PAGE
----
If you pay back your loans once a month, you make 12 payments a year. If you split that amount into two debt payments a month, you will make 24 payments a year. But if you pay them back bi-weekly, you will make 26 payments a year. And just like that, without even realizing, you just made two substantial debt payments.
11) Stop Using Debt
Continually using and taking on more debt will greatly diminish your chances of ever being debt-free.
We all know that person who opens a new credit card after maxing out their other, and the person who goes back to school before ever trying to pay back student loans. Credit cards and education aren’t bad in themselves, but they are expensive if not used wisely.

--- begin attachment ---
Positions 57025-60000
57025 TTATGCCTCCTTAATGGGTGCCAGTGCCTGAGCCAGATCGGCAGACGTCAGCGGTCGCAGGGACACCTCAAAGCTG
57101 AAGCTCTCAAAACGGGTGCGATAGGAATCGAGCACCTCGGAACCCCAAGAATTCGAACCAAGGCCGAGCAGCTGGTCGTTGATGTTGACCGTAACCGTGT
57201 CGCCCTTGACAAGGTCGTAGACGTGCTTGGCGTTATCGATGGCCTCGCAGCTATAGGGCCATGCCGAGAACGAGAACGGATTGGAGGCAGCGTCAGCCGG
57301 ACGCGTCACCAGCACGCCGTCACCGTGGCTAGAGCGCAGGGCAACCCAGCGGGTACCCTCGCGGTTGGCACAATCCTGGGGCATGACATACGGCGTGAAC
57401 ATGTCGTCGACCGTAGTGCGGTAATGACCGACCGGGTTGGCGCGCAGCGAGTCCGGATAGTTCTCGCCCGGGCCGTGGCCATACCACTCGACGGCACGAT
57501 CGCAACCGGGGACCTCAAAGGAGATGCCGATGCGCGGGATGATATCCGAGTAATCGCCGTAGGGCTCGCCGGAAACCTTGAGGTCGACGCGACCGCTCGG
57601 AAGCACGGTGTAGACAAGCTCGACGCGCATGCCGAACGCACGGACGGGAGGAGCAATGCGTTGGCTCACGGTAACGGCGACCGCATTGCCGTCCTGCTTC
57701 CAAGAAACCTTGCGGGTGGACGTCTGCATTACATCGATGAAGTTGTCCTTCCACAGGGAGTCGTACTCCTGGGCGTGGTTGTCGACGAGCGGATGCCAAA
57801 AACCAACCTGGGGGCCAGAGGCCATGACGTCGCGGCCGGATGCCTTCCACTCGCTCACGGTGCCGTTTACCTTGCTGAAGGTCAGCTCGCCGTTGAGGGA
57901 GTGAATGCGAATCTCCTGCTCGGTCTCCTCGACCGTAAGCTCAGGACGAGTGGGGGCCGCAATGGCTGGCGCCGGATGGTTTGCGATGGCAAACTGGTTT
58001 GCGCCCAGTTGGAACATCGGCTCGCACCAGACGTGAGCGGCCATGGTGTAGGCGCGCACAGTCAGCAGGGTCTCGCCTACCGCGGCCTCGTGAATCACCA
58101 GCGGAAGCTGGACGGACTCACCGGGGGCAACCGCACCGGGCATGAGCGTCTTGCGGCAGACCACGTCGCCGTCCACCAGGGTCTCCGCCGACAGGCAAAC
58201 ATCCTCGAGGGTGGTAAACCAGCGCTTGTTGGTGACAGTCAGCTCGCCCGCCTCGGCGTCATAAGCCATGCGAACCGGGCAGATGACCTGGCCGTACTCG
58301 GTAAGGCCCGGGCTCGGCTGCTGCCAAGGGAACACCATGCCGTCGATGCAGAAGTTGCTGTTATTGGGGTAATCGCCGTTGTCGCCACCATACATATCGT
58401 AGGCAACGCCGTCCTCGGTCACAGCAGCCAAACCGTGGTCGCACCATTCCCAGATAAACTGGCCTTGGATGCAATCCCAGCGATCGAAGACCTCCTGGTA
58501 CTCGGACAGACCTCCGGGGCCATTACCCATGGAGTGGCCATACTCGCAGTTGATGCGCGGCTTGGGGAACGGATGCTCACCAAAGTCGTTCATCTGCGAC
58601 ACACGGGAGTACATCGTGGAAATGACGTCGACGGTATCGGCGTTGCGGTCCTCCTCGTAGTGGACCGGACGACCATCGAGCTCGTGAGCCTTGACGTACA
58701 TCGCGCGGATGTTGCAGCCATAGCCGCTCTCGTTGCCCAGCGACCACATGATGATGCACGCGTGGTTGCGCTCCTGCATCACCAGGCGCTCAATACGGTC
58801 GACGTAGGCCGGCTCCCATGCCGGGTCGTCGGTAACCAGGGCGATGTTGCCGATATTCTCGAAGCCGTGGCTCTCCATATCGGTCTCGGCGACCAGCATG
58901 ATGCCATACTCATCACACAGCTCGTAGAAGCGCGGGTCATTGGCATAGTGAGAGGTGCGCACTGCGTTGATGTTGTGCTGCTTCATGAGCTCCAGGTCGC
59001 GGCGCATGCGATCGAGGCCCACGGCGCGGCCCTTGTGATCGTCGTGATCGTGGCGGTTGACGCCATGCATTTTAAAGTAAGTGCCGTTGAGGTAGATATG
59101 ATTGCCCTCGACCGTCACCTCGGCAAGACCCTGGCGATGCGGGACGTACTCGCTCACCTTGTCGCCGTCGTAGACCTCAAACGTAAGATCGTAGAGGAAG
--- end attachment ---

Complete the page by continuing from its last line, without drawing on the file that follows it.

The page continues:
Before you jump into more debt, consider how you can pay down your current debt. For example, if you are looking into buying a house, or want to go back to school, use that as your motivation to pay off your current debt faster so you can start saving for those things.
12) Stay Motivated
In everyone’s get-out-of-debt story, there was a time (or many times) they wanted to quit. Prepare for this by coming up with ways to stay motivated before you get to that point.
For me, I write down my debt totals and keep it in my wallet. I see this every time I go to make a purchase, and it helps me to consider if that purchase is really worth it.
Accountability is also vital for success. By telling a friend or family member about your financial goals, you’ll have someone encouraging to turn to when times get tough.
Have you been through the debt repayment process? What method worked best for you to pay off debt quickly? If you have never had to pay off debt, how do you think you could apply these points to the rest of your finances?